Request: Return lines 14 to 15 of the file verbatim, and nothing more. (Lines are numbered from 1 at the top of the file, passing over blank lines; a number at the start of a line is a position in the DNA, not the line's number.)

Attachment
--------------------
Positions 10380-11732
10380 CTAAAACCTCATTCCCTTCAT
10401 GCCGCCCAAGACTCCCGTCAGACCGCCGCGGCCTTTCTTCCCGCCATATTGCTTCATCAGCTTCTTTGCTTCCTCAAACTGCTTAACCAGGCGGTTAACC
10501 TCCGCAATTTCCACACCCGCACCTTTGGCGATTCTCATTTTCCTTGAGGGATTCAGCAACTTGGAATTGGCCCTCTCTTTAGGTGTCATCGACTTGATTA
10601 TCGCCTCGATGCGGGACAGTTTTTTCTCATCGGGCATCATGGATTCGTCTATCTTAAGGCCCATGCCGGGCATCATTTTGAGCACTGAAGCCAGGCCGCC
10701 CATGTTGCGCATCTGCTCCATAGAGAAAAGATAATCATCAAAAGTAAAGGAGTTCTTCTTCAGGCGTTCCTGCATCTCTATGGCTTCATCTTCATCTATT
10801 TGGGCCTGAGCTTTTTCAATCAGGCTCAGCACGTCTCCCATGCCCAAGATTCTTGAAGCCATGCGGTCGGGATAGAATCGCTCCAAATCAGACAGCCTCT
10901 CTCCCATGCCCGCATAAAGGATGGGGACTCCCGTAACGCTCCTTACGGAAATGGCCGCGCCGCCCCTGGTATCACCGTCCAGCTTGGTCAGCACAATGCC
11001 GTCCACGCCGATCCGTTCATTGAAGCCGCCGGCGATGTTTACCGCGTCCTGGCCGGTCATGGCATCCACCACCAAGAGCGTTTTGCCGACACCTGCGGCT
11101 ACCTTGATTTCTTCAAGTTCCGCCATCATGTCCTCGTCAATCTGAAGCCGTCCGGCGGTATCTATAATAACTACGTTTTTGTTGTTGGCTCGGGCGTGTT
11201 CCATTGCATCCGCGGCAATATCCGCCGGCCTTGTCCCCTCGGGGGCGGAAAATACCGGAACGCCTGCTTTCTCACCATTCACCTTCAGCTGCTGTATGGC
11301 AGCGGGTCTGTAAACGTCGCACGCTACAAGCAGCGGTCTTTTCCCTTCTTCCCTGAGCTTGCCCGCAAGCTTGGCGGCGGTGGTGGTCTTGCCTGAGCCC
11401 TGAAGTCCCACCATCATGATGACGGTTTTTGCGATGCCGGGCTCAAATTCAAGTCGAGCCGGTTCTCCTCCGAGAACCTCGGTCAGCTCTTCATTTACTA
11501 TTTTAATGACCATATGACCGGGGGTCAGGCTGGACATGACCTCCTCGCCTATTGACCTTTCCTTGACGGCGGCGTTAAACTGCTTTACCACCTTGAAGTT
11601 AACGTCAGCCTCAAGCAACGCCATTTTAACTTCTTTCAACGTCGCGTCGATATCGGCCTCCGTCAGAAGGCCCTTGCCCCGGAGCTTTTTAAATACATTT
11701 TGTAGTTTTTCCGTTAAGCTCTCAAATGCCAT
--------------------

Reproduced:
11501 TTTTAATGACCATATGACCGGGGGTCAGGCTGGACATGACCTCCTCGCCTATTGACCTTTCCTTGACGGCGGCGTTAAACTGCTTTACCACCTTGAAGTT
11601 AACGTCAGCCTCAAGCAACGCCATTTTAACTTCTTTCAACGTCGCGTCGATATCGGCCTCCGTCAGAAGGCCCTTGCCCCGGAGCTTTTTAAATACATTT